Father calls for 'Amber's Law' after daughter's drug-related death

A father whose daughter who died after health complications related to a drug addiction said he felt powerless to help her overcome her addiction once she turned 18.

Ron MacRae wants family members to have power to intervene

Ron MacRae said his daughter loved animals and dreamt of being a veterinarian, but she spiralled deep into a drug addiction which eventually contributed to her death. (Submitted)

Ron MacRae says he still feels like his daughter Amber could walk through the door at any minute.

Amber died in 2015 from complications related to her long-time drug addiction. She was 25. ​

"She always had a smile for somebody, she'd always make somebody feel better even when she was feeling the worst."

Amber's absence haunts MacRae.

"We'd have talks with her and I'd say 'Look, Amber. I don't want to bury you." he said. "I said that to scare her. I didn't mean that would actually happened."

He was the one burdened with the final decision of whether to take her off life support. Now he's advocating changes he hopes will prevent other parents from having to do the same.

Health complications

Amber already had a brush with death in 2014. 

She had moved to Kamsack as a participant in a methadone program, according to MacRae.

"My daughter stopped doing drugs for a long time, but the damage was already there," he said.

One day Amber didn't pick her daughter up from daycare.  A friend found her at home, lying helpless in her own waste.

Amber was transported to Regina, where doctors found a staph infection stemming from her earlier drug use.

Multiple procedures, including open-heart surgery, saved her life at 24. 

Afterward, Amber moved back to the Yorkton area, where MacRae lived, and continued to travel to Kamsack for her methadone. She stayed with the program with the hopes of getting her daughter back.

She never did. 

MacRae said Amber was being prescribed high doses, but wanted to quit. He said she asked her doctor to get her off the program to no avail. 

Amber later relapsed again and ended up in the Yorkton hospital, MacRae said. MacRae suspected it was another staph infection when he heard her screaming in pain. 

When he arrived back at the hospital the next morning, doctors were preparing a helicopter to take Amber back to Regina.

MacRae said he was given three-and-half minutes to talk to his daughter. It was the last time he saw her awake. She spent her final few days in a coma.

MacRae said her condition was horrific. She swelled up like a balloon and her skin peeled like a cooked ham.

"She's in a coma but she's in pain, in extreme pain. You could see tears in her eyes," he said. "I can't even imagine what her brain would have been doing."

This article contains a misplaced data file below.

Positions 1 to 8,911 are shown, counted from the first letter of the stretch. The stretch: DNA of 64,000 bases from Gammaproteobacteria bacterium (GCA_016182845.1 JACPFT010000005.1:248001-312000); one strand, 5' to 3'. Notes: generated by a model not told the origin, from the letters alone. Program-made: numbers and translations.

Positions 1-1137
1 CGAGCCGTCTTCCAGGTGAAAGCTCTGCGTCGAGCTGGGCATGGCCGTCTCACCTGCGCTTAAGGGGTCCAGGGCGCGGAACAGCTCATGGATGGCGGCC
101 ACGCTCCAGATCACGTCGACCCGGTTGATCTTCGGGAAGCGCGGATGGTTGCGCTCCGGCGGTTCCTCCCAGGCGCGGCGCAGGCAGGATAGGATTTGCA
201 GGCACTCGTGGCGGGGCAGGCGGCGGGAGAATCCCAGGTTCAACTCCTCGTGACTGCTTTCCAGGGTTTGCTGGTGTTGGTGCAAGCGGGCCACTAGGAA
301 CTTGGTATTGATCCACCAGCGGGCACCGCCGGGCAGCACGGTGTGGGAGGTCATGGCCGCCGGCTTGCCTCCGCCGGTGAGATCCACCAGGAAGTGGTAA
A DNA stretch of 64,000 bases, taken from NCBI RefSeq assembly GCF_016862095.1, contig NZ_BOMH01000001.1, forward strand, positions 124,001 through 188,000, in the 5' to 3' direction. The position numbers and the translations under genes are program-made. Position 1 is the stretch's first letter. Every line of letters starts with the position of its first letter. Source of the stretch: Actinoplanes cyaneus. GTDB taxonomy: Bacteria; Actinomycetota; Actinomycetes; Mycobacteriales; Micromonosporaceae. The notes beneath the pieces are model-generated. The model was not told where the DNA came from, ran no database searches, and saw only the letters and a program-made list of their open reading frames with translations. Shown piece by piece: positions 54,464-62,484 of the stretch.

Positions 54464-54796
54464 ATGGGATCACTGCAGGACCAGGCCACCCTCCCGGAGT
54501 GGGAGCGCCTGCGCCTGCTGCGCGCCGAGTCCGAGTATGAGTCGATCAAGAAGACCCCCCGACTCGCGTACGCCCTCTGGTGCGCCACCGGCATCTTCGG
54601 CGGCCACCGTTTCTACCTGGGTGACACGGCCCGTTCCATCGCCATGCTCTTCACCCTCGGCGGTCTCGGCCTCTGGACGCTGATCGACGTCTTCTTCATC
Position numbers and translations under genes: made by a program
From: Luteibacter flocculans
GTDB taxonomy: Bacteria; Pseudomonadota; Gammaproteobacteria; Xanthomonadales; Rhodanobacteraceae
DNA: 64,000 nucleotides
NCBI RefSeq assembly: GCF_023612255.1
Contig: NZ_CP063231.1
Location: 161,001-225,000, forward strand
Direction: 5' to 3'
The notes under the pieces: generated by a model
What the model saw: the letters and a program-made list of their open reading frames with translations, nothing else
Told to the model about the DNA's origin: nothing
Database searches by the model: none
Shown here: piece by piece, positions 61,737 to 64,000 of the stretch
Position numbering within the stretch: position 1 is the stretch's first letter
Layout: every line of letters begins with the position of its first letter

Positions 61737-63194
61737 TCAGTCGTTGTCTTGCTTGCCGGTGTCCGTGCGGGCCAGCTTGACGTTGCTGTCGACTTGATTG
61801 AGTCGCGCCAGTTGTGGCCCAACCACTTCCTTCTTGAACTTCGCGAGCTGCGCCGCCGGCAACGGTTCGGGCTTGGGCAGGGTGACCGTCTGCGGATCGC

The doctors tried to save her again, but eventually they told MacRae his daughter would never wake up. He made the painful decision to unplug her.

"We watched her take every single breath and fight for it," he said. 

"I can fix anything (but) watching my daughter die and watching her go through this stuff — I couldn't do anything."

A call for change

MacRae said he felt helpless after Amber turned 18.

Before that they could seek a secure detox order via the The Youth Drug Detoxification and Stabilization Act. It's a judicial process that allows youth to be subject to up to 15 days of involuntary care in a secure-facility or 30 days in the youth's home community.

Once Amber was an adult, her family couldn't force her take that first step to treatment. 

There's got to be something. We can't just be losing our children- Ron MacRae

Health practitioners are bound by privacy and confidentiality standards, said Gary Shepherd, Director of Mental Health and Addictions in Yorkton. 

Adults have a right to refuse health care. 

"Sometimes that right to live a high risk lifestyle — that's what they are doing — takes precedence," Shepherd said. "Unless there's legislative changes, than that is the way it is despite how hard that is."

He said situations like this, where parents feel as if they have no options, are not uncommon.

"Families are left frustrated and ultimately some of these people that are currently using continue to do harm to themselves," Shepherd said.

Health Minister Jim Reiter​ addressed concerns regarding addiction services earlier this month. He said ​the province will increase funding for mental health and addictions services in the next budget.

Macrae said he's witnessed his daughter — and others — lose themselves within addiction. "They lose everything and without their family around them and people around them they, they disappear." 

Ron MacRae said there was a lack of resources for his daughter at the times when she did seek help. Yorkton does not have a detox facility. (Submitted)

He dreams of a law, perhaps called "Amber's Law," which would allow family members to have another adult family member put in a secure detox facility for a set period of time, if medical evidence supports their claims.

"Thirty days isn't much — but for a family that's 30 days your child is alive," he said.

"From a dad's point of view, if you see your child that's fighting this kind of stuff there should be somewhere you can go to to actually have this person get help when they're not able to do it on their own." 

MacRae said the government needs to take a closer look at what it can do. 

"There's got to be something. We can't just be losing our children." 

About the Author

Kendall Latimer

Journalist

Kendall Latimer began her journalism career in print as a newspaper reporter in Saskatoon and then as a feature writer in Bangkok. She joined CBC Saskatchewan in 2016. Latimer shares stories on web, radio and television. Contact her: kendall.latimer@cbc.ca